Several months back, one of the other Peace Corps volunteers in our area mentioned that she was having Christmas at her place. I said, that sounds fun, why don’t I do Thanksgiving? It was agreed on at that random moment over breakfast at our favorite hotel that our regional family holidays would be split between our two households. It was also at this point that Jon and I made the great promise of getting a turkey, a true feat to do in this developing nation that loves to eat chicken. When I was sent back to America for medical reasons, people began worrying, what will we do for Thanksgiving? They didn’t tell me this of course, until after some miracle occurred and I actually could return to Tanzania.
So, the planning began. I told Jon that his only major responsibility would be taking charge of locating a turkey and cooking it. As a vegetarian, I really didn’t want to be involved in this. Now don’t get me wrong, Jon was helping out in so many other ways, but that was his major role.
A month in advance, I began the planning process. I made the facebook event group, sent out text messages, and talked it up. I thought we would have 12-15 people. When the RSVPs started coming back, we had 15 people including Jon and I. Then, we needed to determine what would we eat, what is available here to make this as authentic as possible? Jon’s great math skills came to use when we had to calculate how much of everything to buy. The problem still remained, however, where are we going to get this turkey to fulfill everyone’s excitement about our promise of a turkey.
We had a few leads. One was that my friend said you could get turkey in his village, a live one that would need to be transported 6 hours from where we live. The live, evil turkey (we hear they’re mean) was our last option. Another friend told us of a woman who lives about 3 hours away who claims to sell turkeys. After a week of trying her, she never responded to our text messages and never called back. Then, we found from another American living in our area that there is a British woman outside of a city about 4 hours away who sells turkey. Jon gave her a call, and alas…we had an 11 lb turkey reserved for $60 USD. Thanksgiving was already starting to shape up.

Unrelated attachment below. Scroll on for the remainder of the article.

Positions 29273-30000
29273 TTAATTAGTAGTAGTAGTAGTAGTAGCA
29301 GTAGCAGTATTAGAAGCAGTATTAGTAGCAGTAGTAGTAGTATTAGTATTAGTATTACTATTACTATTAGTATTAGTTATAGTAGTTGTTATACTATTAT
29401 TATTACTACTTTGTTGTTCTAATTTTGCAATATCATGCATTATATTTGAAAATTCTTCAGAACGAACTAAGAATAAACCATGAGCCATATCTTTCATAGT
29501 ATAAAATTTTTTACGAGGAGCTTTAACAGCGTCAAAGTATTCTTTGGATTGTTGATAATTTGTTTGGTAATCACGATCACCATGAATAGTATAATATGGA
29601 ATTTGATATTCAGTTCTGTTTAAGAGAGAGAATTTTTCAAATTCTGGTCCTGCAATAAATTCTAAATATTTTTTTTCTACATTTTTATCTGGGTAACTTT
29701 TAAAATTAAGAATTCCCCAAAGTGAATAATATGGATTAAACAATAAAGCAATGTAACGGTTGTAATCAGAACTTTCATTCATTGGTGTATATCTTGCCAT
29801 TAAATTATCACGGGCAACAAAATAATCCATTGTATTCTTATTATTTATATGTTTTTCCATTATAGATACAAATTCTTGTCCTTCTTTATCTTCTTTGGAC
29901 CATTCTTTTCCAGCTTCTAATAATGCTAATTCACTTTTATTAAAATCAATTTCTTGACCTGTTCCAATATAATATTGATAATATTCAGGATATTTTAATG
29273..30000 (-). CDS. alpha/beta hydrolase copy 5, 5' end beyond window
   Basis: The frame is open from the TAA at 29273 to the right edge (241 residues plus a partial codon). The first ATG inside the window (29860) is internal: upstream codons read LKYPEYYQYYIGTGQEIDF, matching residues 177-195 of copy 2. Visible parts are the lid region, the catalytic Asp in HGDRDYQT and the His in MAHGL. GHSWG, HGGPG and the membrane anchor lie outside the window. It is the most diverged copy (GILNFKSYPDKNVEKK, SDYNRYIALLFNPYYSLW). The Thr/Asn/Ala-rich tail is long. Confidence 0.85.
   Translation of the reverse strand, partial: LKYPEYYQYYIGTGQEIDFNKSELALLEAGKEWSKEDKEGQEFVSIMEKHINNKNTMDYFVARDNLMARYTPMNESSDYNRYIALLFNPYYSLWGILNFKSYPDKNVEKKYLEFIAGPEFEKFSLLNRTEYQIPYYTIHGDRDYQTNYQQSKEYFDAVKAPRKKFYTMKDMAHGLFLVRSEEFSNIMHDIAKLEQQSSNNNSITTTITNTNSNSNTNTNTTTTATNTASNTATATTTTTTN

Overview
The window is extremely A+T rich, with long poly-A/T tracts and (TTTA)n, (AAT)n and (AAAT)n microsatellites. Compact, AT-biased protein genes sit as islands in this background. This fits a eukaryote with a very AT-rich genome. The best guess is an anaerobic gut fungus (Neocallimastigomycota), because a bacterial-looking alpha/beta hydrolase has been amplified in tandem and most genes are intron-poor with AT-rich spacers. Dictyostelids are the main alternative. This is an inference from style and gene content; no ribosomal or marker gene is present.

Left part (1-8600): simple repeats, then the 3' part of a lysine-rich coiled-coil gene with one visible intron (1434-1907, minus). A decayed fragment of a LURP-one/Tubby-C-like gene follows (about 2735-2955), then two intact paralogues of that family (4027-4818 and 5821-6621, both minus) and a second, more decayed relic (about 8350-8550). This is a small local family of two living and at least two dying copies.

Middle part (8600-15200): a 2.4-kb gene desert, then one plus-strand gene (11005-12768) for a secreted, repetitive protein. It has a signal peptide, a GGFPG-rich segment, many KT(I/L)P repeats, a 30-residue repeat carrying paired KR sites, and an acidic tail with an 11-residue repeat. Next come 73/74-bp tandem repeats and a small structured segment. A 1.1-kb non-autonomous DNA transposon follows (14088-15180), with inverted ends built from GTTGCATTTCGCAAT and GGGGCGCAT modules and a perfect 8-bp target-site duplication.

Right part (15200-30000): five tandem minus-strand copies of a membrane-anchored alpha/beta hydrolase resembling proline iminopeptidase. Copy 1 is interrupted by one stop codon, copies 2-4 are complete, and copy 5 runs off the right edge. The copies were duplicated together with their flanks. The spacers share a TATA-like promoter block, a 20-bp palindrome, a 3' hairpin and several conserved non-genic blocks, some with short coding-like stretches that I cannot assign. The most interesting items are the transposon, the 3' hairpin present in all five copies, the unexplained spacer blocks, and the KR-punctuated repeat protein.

So, how to solve the issue of 15 people in our small house without guaranteed electricity, running water, or a real stove or oven? It took careful and precise planning. We arranged with our school to borrow enough tables and chairs to fit everyone at a long table in our living room. A friend was asked to plan to sleep in his tent in our backyard, fitting 4 people in there. We borrowed couch cushions from the school to make one large cushion ground for people to sleep on in our living room. And we asked all guests to bring their own plates and silverware. A few extra friends were asked to bring extra pots, knives, spices, and other prep material.
It seemed all way good to and then in the last few days 5 extra people joined the RSVP list and our party of 15 was bumped up to a party of 20. But, this is Thanksgiving, everyone needs a place to go eat with an adopted family. We were happy to welcome them in as well.
We celebrated Thanksgiving on Saturday instead of Thursday so that everyone would be able to make it - teachers and all. Also, since Jon and I are both teachers, we didn't want to miss school to prepare for the day. But, on actual Thanksgiving Thursday, Jon took off to get this bird, a trip that took him in total 12 hours. We left the turkey at our favorite hotel to remain in their freezer until Saturday so that it wouldn't go bad over the next two days.